LOS ANGELES (AP) — Those who like to argue — or brag — about the worst commute in this traffic-tangled state have a new measure of their misery.
What is the most congested stretch of California freeway? It has more reconstructive surgery than a Hollywood has-been and, if you make it through the madness, you can head to the border (Mexico or Canada).
The dubious honor goes to … Interstate 5 in Los Angeles County.
In 2012 alone, vehicles spent a cumulative 6.6 million extra hours on that road due to heavy traffic. And those 753 years only count the hours when the traffic was going less than 35 mph.
The numbers come from data analyzed by the California Department of Transportation, which calculates time wasted in “heavy congestion” using sensors under the pavement that track vehicle speed. Caltrans did the math and then ranked freeways on a county level. The agency collects the data to identify which freeways most need traffic relief.
It was the second year in a row that “the 5,” as locals call it, topped Caltrans’ most-congested-freeways list. The reigning champion had been the stretch of Interstate 405 that cuts across the western part of Los Angeles County.
Indeed, Los Angeles County owned six of the Top 10 slots. The first outside LA County, coming in fifth, was Interstate 5 — in Orange County, just to the south. Rounding out the list were another freeway in Orange and two in Alameda counties.
Several stretches of the 5 in Los Angeles County are being widened to create carpool lanes. It is no secret why. Since the 5 opened more than 50 years ago, the county has added about four million people. There are simply too many cars for the capacity.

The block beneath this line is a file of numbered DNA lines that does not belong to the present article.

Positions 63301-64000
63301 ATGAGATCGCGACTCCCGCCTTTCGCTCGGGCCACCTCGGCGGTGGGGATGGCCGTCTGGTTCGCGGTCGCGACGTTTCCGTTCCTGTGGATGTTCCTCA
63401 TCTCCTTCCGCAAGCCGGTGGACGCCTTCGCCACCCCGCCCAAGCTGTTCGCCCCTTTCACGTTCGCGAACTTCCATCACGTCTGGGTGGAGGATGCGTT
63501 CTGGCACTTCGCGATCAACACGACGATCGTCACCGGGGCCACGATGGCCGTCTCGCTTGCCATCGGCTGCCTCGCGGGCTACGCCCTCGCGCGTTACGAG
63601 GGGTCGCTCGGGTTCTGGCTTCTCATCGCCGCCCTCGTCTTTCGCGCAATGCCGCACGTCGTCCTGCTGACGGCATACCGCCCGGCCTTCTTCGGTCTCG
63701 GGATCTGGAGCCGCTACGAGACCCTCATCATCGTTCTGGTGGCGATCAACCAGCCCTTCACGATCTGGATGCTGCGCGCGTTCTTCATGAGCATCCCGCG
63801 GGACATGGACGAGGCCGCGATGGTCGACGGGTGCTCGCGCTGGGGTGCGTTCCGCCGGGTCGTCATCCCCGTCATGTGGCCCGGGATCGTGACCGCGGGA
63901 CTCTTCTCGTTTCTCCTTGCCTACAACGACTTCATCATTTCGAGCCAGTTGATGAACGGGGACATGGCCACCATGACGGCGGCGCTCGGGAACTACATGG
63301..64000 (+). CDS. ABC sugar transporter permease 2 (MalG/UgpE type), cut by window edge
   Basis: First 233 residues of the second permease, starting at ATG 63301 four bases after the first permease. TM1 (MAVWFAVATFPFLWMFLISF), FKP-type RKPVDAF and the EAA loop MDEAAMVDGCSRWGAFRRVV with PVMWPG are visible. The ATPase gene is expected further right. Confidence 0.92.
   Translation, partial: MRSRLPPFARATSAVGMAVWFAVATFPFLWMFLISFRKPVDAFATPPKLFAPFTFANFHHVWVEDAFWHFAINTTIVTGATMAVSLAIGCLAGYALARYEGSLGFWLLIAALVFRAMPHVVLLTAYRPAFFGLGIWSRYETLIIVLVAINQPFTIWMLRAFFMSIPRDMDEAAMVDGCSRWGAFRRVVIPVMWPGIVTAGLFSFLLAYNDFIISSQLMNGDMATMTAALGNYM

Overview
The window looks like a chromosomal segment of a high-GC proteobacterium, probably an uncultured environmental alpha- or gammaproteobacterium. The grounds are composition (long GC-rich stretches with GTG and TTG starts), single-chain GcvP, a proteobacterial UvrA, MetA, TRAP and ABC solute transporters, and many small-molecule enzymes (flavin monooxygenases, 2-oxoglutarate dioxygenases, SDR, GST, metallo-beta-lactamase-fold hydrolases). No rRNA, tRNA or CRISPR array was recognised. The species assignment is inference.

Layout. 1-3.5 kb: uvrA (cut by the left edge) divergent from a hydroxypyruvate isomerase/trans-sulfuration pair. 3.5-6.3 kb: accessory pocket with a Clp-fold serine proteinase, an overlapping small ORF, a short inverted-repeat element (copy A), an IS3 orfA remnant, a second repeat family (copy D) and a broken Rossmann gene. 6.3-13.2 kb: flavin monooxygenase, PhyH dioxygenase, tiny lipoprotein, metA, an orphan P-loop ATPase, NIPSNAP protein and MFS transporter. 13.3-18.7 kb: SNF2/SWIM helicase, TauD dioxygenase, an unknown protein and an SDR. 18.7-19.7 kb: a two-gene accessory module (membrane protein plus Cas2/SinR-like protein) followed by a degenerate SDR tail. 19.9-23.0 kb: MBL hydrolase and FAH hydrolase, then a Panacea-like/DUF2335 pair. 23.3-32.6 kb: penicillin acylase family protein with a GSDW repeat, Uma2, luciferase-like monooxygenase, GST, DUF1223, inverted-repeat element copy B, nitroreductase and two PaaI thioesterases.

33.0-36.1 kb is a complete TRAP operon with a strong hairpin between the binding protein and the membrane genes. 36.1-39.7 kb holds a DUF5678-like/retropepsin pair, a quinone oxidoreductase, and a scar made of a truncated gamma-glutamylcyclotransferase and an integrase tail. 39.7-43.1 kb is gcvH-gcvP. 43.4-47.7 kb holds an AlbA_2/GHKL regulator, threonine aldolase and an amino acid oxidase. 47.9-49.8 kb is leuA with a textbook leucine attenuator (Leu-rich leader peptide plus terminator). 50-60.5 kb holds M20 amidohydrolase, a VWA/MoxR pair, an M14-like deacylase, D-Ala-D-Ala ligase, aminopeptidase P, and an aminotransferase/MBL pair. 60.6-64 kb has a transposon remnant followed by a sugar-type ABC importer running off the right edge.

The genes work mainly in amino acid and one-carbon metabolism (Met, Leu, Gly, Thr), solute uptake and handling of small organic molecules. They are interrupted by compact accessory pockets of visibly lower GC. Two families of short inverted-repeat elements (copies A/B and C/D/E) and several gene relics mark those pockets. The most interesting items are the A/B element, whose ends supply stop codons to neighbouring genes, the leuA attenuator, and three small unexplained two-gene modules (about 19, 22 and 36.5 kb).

There are many ways to measure traffic, and while this one ranking is unlikely to settle the worst-commute-ever argument, it does present a stunning perspective.
The 6.6 million “vehicle hours of delay” on I-5 is a measure of how much more time cars, trucks and buses spent on that road when they were going less than 35 mph (“heavy congestion” in the parlance of traffic planners). A car traveling any faster does not count toward those 6.6 million hours — though a driver going 36 mph may not be bragging.
The statistics were released this month as part of the agency’s first “Mile Marker” performance report (http://bit.ly/LVaoq0 ). The Department of Transportation has been criticized as not being transparent about its operations, and the report was an effort to present useful information in a concise, accessible way, Caltrans spokesman Matt Rocco said.
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